It goes without saying that journalism lights up the world. It exposes injustices, clarifies murky situations, and gives voice to the voiceless. When done right, journalism empowers and charms people, changes their minds, and promises a more fair world. Journalists face challenging situations during their careers for these and many other reasons. They are attacked, prisoned, slandered, or live in countries where mainstream media is hijacked by the powerful to shape and control public opinion through misinformation and propaganda. While reporting and bringing the factful reports to the table, journalists’ life is put at stake, especially in a war-like situation.
The history of journalism speaks a story where many journalists faced harsh repercussions for telling the truth. Yet journalists continue to risk their lives and set examples for the forthcoming generation. With all these risks involved, journalism is a difficult profession; those who immerse in this profession devote their life to finding the truth.
Journalists expand their view of the world by sharpening their hard work every day. Usually, high-quality journalists have extensive sources and a clear understanding of subjects and storytelling ability. For their relentless efforts, many organizations have been doing astounding work to remember the contributions of the fallen journalists and pay tribute. Sarah Jones, an Emmy award-winning journalist, envisioned gathering people on World Press Freedom Day, where global citizens and members of the news media community around the world gather in a moment of silence to remember the journalists who lost their lives while bearing witness.
Since journalism is a noble profession and acts as a light, the world darkens when the voice of the journalists are crushed. Jones founded the Annual International Moment of Silence, an online event to memorialize the deceased journalist, in co-partnership with The United Nations Plus Social Good, Committee to Protect Journalists, The Frontline Club, The National Press Club, Muck Rack, International Association of Press Clubs, James W. Foley Legacy Foundation, Knight Foundation, and Reddit.
As a journalist, it becomes an utmost necessity to be a microphone not only for people in the office but for those without enough attention from the mainstream media. In a career spanning 15 years, Jones has played a pivotal role in the news media industry, raising the never-heard voices of people who are often overlooked. She has been very critical of the mainstream media and often covers stories that mainstream media usually does not put much focus on. Her passion for bringing underreported news to the attention of mainstream media urged her to launch a program called “Seen and Heard,” for which she received substantial support from many people and raised $8,000 through Gofundme.com in less than two months.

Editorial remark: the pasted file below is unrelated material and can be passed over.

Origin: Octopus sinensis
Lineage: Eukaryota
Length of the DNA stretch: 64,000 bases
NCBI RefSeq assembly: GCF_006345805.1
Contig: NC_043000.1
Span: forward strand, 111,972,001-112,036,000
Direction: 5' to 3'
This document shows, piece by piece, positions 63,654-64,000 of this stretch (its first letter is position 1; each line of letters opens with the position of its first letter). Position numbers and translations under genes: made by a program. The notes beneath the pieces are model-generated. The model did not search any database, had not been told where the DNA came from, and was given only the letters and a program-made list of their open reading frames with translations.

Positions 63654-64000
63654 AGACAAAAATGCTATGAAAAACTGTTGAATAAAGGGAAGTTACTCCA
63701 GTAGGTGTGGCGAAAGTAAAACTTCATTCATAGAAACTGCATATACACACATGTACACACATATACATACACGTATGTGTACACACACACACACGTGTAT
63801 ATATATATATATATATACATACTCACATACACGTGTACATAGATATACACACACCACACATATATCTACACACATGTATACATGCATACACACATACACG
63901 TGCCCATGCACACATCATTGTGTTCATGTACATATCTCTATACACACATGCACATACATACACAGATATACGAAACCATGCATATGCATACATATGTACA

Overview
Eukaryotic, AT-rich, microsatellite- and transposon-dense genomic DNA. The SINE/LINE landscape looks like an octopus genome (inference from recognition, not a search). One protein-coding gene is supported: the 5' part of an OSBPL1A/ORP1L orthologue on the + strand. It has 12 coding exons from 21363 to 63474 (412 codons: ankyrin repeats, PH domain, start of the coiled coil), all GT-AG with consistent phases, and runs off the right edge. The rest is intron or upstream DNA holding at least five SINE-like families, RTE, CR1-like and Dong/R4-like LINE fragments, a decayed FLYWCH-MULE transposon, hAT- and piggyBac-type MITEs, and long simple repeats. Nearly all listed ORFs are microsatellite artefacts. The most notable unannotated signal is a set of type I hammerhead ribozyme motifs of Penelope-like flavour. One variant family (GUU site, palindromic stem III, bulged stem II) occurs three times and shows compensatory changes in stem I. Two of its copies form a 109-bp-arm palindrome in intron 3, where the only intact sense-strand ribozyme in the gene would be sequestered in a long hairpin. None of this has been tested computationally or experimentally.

Jones covers both foreign and domestic news. She talked with a social entrepreneur in Juba, South Sudan, in 2018 while on a reporting fellowship with the International Women’s Media Foundation. She highlighted Emmanuel Lobijo, who used bitcoin to feed hundreds of children in his community and IDP camps.
Jones is a diligent and focused journalist who continuously seeks new perspectives on each subject and how best to present them to the public. She has a substantial talent for storytelling that focuses on memorable visuals, attention-grabbing words, and the ability to tie them together so that viewers are drawn into the story.
In addition to being a journalist, Jones has also written a book named “A Kids Book About War,” in which she casts a larger light on how to have a simple dialogue about war with children. Jones has offered her wealth of knowledge to help youngsters understand the problem of war in an age-appropriate and non-threatening manner.
Jones is an award-winning photojournalist who has spent most of her career in journalism on television. She is one of the top forty female artificial intelligence social media influencers.
A committee of industry professionals selected her as Best Journalist in Social Media at the Sixth Annual Shorty Awards held at New York Times Center. Jones has received two International Reporting Project (IRP) Fellowships and is an International Women’s Media Foundation (IWMF) Fellow.
In short, Sarah Jones understands the role of her profession and recognizes the efforts made by the previous generations of journalists. To spread the presence of legacy which deceased journalists have left behind, as a journalist, she pays homage to the fallen journalists in history.
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